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28 years old woman lost 20 teeth while brushing due to this toxic habit
February 10 2019, 9:02 AM
Do you have the same habit as hers?

A 28-year-old woman in China has just had a surgery changing her whole life: to take out all her teeth.

It’s not because she had an accident, or she wants the beauty surgery. No, she has the doctor take out all of her teeth due to her serious case: gum disease.

For years, Ms. Manh doesn’t know what it’s like to bite her teeth onto a meat or popcorn. She couldn’t eat thing that is too hard because all her teeth is too weak to hold it all. She can only eat soup or soft food.

Until one evening when she was carefully brushing her teeth, her two front teeth fell off.

A 28-year-old woman in China has just had a surgery changing her whole life: to take out all her teeth.

Next morning, Ms.Manh rushed to the hospital to have her teeth checked, and froze for a good 20 minutes after hearing his diagnose: she has to get rid of all her teeth to have them replace. All because she let her gum disease untreated for years.

Gum disease (known as periodontal disease) has serious consequences for your dental health. It’s a chronic condition that can proceed quickly in different people. In the worst cases, it results in teeth that are infected and loose and need to be removed.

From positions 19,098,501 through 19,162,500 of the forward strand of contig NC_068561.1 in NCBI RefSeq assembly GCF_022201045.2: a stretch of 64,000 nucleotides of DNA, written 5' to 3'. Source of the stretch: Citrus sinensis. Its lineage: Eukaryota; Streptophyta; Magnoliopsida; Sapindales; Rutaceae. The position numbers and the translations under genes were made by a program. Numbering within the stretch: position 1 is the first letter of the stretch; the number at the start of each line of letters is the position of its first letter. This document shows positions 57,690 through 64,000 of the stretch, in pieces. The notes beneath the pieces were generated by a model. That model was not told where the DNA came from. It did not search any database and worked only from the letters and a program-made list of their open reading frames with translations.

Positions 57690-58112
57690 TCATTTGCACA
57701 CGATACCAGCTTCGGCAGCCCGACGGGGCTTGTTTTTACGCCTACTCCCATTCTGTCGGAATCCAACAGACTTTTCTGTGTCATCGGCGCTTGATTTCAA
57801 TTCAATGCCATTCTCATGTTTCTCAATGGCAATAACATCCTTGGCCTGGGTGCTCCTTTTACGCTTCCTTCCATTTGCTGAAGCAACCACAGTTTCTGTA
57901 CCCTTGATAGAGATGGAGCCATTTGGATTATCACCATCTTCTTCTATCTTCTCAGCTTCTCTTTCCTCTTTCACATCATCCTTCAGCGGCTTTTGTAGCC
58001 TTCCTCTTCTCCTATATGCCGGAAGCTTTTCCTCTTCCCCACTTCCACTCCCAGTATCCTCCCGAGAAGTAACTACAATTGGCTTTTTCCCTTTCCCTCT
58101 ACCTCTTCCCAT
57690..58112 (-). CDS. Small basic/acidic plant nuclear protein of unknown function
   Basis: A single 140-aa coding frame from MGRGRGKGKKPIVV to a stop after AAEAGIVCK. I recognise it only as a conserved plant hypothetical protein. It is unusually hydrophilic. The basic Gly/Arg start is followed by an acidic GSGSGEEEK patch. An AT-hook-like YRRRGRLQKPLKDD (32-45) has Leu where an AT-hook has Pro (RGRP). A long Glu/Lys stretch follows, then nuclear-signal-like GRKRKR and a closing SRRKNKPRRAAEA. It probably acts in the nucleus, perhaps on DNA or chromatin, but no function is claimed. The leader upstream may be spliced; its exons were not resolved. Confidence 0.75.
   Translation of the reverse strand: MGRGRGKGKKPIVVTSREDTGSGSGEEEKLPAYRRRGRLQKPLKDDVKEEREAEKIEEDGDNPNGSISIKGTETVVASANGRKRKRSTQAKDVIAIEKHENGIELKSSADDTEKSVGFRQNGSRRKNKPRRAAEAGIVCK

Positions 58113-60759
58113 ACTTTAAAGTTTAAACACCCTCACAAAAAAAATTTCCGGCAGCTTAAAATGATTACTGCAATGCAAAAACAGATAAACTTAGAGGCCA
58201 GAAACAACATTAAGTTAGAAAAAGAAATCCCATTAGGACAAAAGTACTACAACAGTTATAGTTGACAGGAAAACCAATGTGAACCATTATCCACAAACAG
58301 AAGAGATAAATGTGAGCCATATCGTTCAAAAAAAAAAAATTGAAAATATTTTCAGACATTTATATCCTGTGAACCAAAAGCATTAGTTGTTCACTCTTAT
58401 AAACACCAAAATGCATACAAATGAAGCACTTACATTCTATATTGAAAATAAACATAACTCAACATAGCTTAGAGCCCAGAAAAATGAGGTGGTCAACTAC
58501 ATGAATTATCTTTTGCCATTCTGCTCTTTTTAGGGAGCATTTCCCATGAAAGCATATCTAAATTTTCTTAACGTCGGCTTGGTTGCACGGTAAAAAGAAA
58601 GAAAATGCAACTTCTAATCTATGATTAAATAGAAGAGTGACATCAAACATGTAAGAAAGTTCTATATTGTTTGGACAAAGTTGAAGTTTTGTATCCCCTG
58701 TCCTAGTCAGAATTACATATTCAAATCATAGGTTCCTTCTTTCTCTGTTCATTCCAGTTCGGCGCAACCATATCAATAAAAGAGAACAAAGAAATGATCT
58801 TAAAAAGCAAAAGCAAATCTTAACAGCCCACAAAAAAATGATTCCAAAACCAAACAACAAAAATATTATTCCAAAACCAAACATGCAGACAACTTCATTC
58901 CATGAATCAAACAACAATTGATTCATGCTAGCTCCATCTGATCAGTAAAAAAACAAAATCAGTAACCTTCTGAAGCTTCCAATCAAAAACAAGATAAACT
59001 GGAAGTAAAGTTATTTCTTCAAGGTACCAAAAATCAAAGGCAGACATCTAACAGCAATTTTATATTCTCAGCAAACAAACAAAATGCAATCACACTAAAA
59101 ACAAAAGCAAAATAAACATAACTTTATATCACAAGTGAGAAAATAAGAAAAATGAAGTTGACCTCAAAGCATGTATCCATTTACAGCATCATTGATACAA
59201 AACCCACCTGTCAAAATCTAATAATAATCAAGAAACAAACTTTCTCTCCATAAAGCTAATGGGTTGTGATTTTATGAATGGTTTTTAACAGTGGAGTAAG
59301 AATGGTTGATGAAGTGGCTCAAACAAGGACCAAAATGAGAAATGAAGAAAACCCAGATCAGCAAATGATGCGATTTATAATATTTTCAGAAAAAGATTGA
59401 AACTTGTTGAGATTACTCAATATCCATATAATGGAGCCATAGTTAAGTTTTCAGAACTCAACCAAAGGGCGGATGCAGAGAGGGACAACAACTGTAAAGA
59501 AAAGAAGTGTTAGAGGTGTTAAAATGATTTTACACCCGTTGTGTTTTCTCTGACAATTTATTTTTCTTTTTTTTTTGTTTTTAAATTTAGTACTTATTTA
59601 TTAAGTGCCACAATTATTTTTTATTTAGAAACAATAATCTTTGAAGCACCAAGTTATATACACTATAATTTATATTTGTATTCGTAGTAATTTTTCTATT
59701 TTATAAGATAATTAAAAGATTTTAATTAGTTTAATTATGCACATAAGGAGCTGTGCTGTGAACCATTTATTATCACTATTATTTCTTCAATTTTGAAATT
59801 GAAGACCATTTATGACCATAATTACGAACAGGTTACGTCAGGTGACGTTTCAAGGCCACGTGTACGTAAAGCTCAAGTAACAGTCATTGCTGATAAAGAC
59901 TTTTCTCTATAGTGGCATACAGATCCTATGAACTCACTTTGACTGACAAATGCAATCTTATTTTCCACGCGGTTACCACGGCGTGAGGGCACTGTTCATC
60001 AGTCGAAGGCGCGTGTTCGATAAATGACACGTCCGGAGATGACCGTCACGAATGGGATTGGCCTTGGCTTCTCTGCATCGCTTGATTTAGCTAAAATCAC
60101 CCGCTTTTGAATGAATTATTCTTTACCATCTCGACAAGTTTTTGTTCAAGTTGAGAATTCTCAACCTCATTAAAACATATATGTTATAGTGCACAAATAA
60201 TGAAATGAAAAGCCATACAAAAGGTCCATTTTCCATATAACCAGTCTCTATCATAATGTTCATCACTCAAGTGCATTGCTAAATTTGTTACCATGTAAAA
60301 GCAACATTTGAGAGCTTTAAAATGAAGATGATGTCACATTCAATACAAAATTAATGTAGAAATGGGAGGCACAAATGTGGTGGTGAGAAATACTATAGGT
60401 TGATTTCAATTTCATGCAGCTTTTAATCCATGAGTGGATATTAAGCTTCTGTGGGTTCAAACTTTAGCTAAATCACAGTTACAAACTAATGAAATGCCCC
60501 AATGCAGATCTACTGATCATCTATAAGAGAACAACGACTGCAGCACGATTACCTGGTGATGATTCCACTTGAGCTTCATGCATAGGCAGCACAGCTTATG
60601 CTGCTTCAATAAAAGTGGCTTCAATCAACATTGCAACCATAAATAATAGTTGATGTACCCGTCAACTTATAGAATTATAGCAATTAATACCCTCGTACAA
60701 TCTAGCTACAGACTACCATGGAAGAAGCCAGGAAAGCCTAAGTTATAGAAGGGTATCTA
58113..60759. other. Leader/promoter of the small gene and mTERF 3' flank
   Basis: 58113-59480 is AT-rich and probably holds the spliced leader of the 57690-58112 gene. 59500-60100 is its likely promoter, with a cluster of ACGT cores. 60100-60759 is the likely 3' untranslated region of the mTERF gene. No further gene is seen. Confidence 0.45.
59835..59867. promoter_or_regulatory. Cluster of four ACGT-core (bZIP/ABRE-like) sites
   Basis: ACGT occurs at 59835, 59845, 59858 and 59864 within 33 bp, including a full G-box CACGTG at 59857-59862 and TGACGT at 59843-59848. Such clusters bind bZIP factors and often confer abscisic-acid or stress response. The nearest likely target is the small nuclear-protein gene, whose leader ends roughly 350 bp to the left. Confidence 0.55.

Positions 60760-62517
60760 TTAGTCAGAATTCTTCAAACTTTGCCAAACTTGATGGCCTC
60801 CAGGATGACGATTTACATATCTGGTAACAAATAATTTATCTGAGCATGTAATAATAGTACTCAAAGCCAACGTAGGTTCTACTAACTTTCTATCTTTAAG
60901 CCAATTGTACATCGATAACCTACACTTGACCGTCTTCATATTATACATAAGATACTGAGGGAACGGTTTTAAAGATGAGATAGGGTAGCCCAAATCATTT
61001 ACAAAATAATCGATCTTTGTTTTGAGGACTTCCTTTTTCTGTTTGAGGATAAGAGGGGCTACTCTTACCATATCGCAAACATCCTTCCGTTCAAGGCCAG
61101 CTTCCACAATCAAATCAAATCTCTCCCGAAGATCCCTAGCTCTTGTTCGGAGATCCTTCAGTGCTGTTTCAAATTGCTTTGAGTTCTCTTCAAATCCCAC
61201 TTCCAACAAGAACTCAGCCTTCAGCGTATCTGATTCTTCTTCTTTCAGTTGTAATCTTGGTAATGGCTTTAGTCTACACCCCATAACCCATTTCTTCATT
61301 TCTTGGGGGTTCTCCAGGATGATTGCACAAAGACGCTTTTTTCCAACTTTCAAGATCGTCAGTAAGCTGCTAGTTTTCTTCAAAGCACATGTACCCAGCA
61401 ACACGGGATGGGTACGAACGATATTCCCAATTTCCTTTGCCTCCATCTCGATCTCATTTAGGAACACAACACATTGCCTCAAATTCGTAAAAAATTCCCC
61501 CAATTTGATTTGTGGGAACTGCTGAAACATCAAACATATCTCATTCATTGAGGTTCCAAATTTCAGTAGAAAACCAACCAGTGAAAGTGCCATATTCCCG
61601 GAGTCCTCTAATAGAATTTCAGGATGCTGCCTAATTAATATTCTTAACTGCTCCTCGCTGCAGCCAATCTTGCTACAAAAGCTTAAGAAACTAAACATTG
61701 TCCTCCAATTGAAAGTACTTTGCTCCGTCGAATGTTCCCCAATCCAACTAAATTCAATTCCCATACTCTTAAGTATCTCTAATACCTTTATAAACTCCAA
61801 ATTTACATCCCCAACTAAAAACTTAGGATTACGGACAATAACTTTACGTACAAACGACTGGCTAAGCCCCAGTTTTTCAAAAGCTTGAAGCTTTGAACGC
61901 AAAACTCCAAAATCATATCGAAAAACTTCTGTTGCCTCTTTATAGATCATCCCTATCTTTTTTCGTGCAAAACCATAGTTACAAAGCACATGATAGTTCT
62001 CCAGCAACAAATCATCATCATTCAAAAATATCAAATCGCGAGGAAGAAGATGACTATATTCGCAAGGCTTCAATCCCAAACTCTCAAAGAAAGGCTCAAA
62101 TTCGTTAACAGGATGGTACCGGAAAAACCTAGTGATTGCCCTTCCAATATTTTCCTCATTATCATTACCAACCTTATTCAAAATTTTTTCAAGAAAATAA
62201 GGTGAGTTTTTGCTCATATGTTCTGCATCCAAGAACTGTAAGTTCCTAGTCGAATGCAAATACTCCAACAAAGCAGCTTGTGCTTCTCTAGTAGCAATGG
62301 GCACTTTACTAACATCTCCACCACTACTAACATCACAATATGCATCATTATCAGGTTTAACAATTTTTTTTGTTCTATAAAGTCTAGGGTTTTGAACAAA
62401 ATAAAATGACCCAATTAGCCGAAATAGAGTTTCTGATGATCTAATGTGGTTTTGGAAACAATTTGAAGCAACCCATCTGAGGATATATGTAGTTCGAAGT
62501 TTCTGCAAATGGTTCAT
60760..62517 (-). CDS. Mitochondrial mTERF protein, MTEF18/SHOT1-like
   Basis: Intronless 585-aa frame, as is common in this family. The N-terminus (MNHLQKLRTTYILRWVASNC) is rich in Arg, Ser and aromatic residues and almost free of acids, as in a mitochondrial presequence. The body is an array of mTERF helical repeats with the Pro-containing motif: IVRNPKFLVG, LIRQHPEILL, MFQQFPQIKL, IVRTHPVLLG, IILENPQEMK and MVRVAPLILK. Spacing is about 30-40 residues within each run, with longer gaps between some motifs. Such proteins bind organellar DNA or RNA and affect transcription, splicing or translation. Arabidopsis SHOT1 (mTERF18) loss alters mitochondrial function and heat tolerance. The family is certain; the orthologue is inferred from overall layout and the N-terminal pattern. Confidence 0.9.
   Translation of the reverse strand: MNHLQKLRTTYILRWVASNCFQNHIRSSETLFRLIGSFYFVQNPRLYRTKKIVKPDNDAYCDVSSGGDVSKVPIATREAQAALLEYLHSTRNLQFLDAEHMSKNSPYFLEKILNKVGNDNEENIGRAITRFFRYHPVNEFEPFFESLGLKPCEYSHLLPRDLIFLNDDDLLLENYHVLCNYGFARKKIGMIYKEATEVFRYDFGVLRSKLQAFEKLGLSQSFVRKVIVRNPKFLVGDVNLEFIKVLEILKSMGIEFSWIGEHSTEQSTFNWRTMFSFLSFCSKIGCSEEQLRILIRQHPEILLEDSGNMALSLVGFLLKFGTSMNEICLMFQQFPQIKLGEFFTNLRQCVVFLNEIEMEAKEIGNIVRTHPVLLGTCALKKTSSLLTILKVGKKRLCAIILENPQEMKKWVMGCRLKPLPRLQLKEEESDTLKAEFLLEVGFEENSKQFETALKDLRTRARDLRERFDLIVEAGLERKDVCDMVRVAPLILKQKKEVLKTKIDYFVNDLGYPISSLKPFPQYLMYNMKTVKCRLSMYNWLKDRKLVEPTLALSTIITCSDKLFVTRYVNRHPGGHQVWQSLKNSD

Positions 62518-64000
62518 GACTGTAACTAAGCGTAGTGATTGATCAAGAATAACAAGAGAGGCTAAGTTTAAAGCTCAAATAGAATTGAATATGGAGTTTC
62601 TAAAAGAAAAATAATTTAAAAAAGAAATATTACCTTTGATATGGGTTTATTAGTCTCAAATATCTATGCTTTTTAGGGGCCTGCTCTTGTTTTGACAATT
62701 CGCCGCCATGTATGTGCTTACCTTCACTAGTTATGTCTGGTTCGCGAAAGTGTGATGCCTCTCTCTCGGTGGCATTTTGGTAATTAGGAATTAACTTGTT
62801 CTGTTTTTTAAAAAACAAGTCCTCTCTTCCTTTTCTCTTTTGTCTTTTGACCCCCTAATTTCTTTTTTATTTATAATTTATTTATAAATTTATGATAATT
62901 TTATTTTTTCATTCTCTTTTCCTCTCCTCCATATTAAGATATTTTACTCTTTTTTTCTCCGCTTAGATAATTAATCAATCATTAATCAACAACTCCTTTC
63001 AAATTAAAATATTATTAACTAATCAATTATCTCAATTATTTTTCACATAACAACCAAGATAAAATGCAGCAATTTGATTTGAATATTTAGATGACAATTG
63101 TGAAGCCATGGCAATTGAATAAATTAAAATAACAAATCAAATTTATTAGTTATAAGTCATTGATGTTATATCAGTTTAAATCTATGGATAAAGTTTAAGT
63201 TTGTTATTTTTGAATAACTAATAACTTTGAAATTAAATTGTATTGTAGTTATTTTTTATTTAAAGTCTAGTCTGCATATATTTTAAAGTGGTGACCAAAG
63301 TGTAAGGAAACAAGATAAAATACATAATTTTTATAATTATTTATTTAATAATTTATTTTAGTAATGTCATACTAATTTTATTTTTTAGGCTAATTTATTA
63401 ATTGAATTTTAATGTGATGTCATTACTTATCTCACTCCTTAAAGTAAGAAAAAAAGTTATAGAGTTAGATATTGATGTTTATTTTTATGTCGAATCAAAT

Gum disease (known as periodontal disease) has serious consequences for your dental health.

We know that bleeding gums is closely connected to how we brush and floss. And most people that I see in the dental practice don’t brush and floss enough. But removing plaque is one part of the story. Gum disease is a sign of many other problems throughout the body. If you’re suspicious you have gum disease, then these five signs may tell you it’s time to see the dentist.

1) Bleeding Gums Gums should not bleed when you brush and floss. As a general rule, if you aren’t a routine flosser, bacteria buildup below the gums may cause your gums to bleed each time you brush. This can also spread and cause bleeding when you brush your gums. If the problem persists, the bleeding usually worsens.

2) Gum Recession or Gum ‘Pocketing’

Do your teeth look like they are getting longer? Teeth that appear “long” may be due to fact that the gums that surround them are receding away. Gum recession is a sign that gum disease is progressing.

3) Tooth Sensitivity

Gum recession or pocketing can lead to tooth sensitivity. In these cases, sensitivity can be a sign of gum disease. Chronically inflamed gum tissue is exposing the root surface of the tooth. This exposed root makes the tooth more susceptible to decay, abfraction (wear in the root surface), tooth sensitivity, and potential tooth loss.

4) High Blood Sugar If your blood sugar is high, you may have or be at risk of type 2 diabetes. The link between gum disease and type 2 diabetes is two-directional. People with type 2 diabetes have a higher risk of gum disease that progresses faster. That’s why it’s important for your dentist to know whether you have type 2 diabetes or not.

Source: Vietnamnet

Thaopham

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